At present, natural uranium mining in the republic is being carried out at 21 mines. They together have the total design capacity of 22,000 tons a year. It is worthy to note that Kazatomprom itself provides directly only one third of all mining in the republic, while the remaining part is provided by joint ventures with Kazatomprom’s participation. The increase in mining is achieved both at the expense of the old mines development and introduction of new mines into commercial operation.

Taking into consideration the estimates of the International Atomic Energy Agency, which forecasts a 51% increase in global demand for energy by the year 2030, the main issue for Kazakhstan, in prospect, will become rather the choosing among numerous customers than the seeking of contracts for uranium sale. So, as of the end of 2010, the portfolio of orders of JSC NAC Kazatomprom was about $17 billion.

Despite that Kazakhstan seems to be now adding greatly to the offer in the world’s uranium market, the matter as to what amount of this energy raw material is needed to be produce is still open. Of the 6,609 tons of uranium production sold by Kazatomprom in 2009, 6,537 tons were sold in the form of the raw material – uranium dioxide concentrate. This is in spite of that fact that the Kazakhstan uranium industry is capable of supplying for export products of a higher added value in the value chain instead of the raw material produce.

Development through cooperation

Of that entire structure of the nuclear military and industrial complex that operated in the times of the USSR, which involved the full nuclear fuel cycle, namely the mining of uranium ore and production of uranium concentrate, conversion, uranium enrichment, re-conversion, and production of uranium dioxide, as well as the production of fuel pellets and fuel assembly used as the energy raw material for nuclear power plants, now only part of that remained on the territory of Kazakhstan. This is the mining of natural uranium, refining (primary treatment), and production of fuel pellets. All the other stages of fuel assembly are carried out outside the republic – in Russia. Meanwhile, in the structure of the fuel assembly cost (at about $1 million), the share of uranium oxide concentrate is just 35%.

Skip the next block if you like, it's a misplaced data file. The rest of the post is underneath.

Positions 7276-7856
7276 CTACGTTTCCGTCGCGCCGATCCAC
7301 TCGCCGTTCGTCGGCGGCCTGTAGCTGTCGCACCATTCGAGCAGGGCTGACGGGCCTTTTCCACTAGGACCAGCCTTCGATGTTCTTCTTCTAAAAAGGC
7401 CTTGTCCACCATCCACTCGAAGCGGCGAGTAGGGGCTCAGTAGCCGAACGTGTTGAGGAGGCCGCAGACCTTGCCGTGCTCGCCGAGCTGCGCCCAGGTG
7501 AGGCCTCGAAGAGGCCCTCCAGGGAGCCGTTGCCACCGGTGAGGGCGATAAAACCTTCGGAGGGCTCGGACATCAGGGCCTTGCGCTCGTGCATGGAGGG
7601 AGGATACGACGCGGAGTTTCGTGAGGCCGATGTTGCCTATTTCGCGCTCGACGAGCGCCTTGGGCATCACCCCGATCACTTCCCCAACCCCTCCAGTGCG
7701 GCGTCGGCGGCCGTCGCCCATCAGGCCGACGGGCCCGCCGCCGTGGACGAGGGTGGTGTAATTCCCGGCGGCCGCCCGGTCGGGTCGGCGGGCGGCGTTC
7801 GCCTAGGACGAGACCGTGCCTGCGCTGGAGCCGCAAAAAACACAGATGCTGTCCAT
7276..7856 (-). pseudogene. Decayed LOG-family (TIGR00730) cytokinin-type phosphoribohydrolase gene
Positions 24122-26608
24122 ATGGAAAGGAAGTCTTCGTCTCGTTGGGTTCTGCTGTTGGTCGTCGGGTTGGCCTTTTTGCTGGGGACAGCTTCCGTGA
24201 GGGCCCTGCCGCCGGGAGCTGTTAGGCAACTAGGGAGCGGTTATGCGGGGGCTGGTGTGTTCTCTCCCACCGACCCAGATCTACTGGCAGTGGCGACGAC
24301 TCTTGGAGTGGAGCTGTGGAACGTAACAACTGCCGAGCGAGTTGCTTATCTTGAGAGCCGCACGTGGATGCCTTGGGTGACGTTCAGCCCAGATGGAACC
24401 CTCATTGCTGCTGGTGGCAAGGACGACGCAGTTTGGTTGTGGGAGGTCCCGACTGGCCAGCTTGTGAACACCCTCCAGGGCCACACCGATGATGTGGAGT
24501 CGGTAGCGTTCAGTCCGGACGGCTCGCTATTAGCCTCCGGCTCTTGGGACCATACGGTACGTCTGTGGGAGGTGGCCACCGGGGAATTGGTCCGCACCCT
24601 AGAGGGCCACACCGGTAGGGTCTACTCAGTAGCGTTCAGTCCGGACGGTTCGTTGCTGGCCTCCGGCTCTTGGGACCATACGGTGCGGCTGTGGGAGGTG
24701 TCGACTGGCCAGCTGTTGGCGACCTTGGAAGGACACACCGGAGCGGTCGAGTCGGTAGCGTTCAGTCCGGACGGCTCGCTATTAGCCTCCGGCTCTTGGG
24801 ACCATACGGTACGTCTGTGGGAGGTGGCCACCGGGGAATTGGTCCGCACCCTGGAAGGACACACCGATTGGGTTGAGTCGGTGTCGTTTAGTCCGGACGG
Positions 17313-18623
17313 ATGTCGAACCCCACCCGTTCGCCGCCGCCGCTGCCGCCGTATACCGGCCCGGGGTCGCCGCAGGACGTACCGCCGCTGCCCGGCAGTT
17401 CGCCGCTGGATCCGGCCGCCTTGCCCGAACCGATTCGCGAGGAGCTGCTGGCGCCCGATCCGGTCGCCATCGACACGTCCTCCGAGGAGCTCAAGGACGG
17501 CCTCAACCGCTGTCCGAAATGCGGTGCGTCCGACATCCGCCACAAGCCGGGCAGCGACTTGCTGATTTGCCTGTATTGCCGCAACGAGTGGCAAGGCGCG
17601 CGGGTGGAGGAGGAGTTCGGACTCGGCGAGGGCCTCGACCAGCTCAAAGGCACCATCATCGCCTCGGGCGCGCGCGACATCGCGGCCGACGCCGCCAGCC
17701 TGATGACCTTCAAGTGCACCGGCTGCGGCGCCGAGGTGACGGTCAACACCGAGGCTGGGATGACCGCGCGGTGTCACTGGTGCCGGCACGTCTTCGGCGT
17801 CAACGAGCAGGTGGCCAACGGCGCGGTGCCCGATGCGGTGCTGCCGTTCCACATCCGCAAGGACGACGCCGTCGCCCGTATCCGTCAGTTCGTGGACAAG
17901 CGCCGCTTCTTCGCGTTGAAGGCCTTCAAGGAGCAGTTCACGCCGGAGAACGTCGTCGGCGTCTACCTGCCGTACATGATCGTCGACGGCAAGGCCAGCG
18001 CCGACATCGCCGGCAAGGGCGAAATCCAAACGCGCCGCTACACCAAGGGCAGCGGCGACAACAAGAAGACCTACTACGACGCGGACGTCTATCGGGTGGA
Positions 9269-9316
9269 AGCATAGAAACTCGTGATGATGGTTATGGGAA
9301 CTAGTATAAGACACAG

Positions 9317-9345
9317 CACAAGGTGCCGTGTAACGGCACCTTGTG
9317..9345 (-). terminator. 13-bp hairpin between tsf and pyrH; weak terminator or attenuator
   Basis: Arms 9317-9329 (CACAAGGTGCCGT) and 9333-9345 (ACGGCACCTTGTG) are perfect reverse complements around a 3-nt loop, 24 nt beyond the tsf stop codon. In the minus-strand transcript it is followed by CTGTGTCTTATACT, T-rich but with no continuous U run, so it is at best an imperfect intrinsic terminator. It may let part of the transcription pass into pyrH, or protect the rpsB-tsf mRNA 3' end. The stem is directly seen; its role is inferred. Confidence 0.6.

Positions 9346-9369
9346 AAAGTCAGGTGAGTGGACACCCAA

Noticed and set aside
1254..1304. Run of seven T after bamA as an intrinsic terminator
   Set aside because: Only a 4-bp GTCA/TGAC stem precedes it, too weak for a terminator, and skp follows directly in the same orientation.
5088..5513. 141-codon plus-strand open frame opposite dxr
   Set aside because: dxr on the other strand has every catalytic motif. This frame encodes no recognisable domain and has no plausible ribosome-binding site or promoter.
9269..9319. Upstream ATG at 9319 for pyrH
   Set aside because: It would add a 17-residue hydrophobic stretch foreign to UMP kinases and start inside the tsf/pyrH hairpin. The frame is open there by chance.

Along with that, at present, Kazatomprom is implementing projects aimed at the entire recovery of that cycle. Kazakhstan maneuvers in the uranium sector, and striving to reduce its independence from Russia tries to actively re-orient its uranium supplies to the markets of Europe, USA and China. The republic carries out diversification of markets and partners, actively cooperating with the key players of the nuclear market. With this, the same as in the petroleum sector, the republic actively raises foreign investments.

As of the given moment, among the foreign companies that have invested in the uranium industry of Kazakhstan are Canadian SXR Uranium One Inc., Japanese Marubeni Corp., Chinese Guangdong Nuclear Power Group, British New Power Systems Ltd., and the American trading company Nukem. The points of cooperation are not only uranium mining, but products of a higher added value in the value chain. Kazatomprom strives to become a vertically integrated company, not only a natural uranium supplier.

The company builds up the missing links of the nuclear fuel cycle both through the creation of its own facilities and buying such abroad. In the framework of an integrated program of the Russian-Kazakhstan cooperation approved in 2006, three joint ventures were set up, including the International Center for Uranium Enrichment, supposed to operate on the base of the Angarsky electrolysis chemical plant, where Kazakhstan held a 10% stake. Besides, a separate Russian-Kazakhstan JV with a similar name – the Center for Uranium Enrichment – was set up.

However, those plans remained just plans, and later on an alternative option was proposed for the project of the Center for Uranium Enrichment. So, in July of last year Rosatom entered into a new agreement with Kazatomprom. Instead of the construction of new uranium enrichment facilities in Angarsk as it was supposed earlier, Kazakhstan is being given a certain stake (according to Interfax, a stake at the level of 30% is under discussion) in the most prosperous enterprise of the four uranium enrichment enterprises of Russia – the Uralsk electrochemical plant (UECP). Thus, already this year Kazakhstan will get one more missing link of the nuclear fuel cycle.

Furthermore, the intergovernmental bundle "uranium mining in Kazakhstan – enrichment in Russia" gives not only the possibility to Kazatomprom of becoming a player in the external uranium enrichment services market, but opens ways of cooperation for the two states in the other fields as well. Among them are the setting up of a joint company for selling of natural and reduced-enrichment uranium in the external market, construction of nuclear power plants in Central Asia, etc.